DEP Launches New Groundwater Monitoring Network
The Department of Environmental Protection Thursday encouraged all Pennsylvanians to protect public health and the environment by honoring National Groundwater Awareness Week March 8 to 14.
As part of this celebration, DEP has launched a monitoring initiative to measure groundwater quality. The new monitoring network expands previously limited monitoring efforts by sampling groundwater quality on a semiannual basis at select locations across the state, using existing wells in the Pennsylvania Drought Monitoring Network.
This project is currently focused in the northeast, northcentral and western parts of the state, where shale gas development is occurring. In the future, the data will give DEP more detailed information about groundwater resources statewide.
Protecting Pennsylvania’s groundwater involves guarding both its quantity and quality. DEP monitors groundwater quantity by measuring groundwater levels in observation wells throughout the state.
Groundwater levels are recorded daily and used to evaluate water availability and possible drought conditions. Current groundwater levels across the state are very low for this time of year.
“There is more than thirty times more groundwater than surface water in Pennsylvania, and chances are that some, if not all, of our drinking water depends on groundwater,” Acting DEP Secretary John Quigley said. “Much of the water used in homes, restaurants, schools, hospitals, office buildings, and industry comes from groundwater systems, making protection everyone’s responsibility.”
Pennsylvania residents can do their part in conserving water in the following ways:
-- Install low-flow plumbing fixtures and aerators on faucets.
-- Check for household leaks. A leaking toilet can waste up to 200 gallons of water each day.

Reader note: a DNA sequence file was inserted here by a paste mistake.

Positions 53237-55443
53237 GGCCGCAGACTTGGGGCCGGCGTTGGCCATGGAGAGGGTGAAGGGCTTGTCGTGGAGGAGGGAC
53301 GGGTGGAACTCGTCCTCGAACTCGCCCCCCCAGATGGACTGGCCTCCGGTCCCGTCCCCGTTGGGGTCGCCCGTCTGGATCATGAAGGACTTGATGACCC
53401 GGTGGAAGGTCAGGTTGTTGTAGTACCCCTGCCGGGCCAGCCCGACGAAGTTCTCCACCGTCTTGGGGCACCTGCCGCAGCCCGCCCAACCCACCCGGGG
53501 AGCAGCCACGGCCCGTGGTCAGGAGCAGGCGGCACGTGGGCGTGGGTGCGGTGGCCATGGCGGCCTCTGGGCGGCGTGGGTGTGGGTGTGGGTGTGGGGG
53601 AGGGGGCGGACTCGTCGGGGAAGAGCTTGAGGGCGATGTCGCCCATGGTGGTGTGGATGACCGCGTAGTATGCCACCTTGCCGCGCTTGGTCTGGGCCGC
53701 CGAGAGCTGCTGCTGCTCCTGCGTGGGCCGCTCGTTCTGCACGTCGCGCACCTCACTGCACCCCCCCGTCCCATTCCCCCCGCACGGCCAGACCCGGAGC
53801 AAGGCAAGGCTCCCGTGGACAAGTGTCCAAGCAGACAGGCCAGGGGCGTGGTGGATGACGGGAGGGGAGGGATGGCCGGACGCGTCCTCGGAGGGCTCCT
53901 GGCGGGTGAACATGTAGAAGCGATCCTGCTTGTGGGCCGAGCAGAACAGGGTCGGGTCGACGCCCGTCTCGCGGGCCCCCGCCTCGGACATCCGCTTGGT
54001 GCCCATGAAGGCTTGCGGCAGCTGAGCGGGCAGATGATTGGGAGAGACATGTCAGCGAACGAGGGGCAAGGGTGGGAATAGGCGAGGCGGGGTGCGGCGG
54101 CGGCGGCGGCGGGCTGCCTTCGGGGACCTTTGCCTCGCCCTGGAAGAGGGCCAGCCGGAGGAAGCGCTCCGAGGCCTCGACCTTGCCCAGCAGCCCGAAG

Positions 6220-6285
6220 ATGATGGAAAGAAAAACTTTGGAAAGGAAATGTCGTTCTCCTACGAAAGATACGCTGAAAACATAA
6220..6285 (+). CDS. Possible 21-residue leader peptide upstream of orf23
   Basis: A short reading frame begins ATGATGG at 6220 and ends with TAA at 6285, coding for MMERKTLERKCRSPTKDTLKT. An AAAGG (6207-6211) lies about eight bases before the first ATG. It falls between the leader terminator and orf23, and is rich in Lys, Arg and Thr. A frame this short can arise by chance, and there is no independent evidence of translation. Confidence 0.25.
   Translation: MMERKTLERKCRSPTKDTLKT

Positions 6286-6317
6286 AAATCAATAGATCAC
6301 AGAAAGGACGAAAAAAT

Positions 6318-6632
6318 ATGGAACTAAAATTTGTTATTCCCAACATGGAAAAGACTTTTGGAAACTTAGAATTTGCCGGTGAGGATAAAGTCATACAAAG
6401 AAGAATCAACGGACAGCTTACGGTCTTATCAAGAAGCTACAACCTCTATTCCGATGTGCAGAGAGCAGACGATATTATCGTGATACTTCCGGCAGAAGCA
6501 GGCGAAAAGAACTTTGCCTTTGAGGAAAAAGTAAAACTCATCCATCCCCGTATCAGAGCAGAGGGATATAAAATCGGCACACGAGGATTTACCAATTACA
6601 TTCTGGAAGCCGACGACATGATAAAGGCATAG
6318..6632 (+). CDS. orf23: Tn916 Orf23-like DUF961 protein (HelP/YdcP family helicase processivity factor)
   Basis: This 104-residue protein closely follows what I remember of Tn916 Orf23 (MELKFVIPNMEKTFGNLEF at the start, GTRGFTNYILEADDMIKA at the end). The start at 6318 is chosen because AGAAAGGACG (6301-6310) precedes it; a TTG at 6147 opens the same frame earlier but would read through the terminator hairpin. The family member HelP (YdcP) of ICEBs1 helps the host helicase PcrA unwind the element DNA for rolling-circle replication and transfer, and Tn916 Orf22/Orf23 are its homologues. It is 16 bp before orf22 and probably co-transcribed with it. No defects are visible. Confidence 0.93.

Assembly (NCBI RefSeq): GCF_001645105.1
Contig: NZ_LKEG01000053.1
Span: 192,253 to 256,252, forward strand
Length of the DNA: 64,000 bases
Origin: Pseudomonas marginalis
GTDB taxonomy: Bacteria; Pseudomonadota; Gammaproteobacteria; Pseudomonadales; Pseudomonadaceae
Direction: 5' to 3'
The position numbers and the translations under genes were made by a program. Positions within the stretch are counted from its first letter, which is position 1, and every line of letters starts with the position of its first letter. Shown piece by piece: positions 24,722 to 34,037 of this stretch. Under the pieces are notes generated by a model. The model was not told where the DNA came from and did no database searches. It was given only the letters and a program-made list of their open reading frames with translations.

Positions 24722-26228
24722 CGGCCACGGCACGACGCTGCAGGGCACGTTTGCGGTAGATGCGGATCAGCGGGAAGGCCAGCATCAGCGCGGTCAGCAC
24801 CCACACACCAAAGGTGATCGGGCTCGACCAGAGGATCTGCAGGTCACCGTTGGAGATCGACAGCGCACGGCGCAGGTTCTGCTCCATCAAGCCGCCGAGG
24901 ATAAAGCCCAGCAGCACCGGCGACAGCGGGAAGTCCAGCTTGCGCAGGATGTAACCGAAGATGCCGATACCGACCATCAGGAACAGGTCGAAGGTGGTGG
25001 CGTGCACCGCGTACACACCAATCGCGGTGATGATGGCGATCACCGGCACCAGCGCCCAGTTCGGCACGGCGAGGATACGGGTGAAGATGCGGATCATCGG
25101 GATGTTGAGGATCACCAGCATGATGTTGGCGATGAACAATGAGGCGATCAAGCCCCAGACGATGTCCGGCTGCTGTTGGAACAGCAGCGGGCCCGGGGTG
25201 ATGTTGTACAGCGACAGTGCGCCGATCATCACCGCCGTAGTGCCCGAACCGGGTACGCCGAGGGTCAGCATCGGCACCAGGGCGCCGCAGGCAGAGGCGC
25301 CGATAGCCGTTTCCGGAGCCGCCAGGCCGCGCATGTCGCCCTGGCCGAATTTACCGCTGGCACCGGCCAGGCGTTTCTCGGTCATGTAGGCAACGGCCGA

-- Take short showers instead of baths.
-- Replace older appliances with high-efficiency, front-loading models that use about 30 percent less water and 40 to 50 percent less energy.
-- Run dishwashers and washing machines only with full loads.
-- Provide insulation for pipes subject to freezing and/or providing a space heater instead of allowing faucets to drip continuously.
Pennsylvanians can protect groundwater quality by:
-- Don’t pour any toxic or hazardous substances (including paints, varnishes, thinners, waste oils, pesticides and herbicides) down the drain or into the toilet.
-- If you change the oil in a car, recycle the used oil.
-- When using fertilizers or pesticides, follow the directions. Use only the amount recommended by the product label.
Nearly 1.5 million Pennsylvanians rely on groundwater-supplied community water systems for their drinking water while another 2 million residents rely on groundwater-supplied private water wells. Proper management of groundwater-sourced systems ensures safe, healthy drinking water.
“All water well owners are urged to get their wells tested annually and check their well caps,” Quigley said. “Well owners should also be aware of what is stored near their well. Items like fertilizer, pesticides, oil, gasoline or diesel fuel should never be stored within 20 feet of a well.”
For more information generally on Pennsylvania’s groundwater, visit the DEP’s Groundwater Protection webpage.
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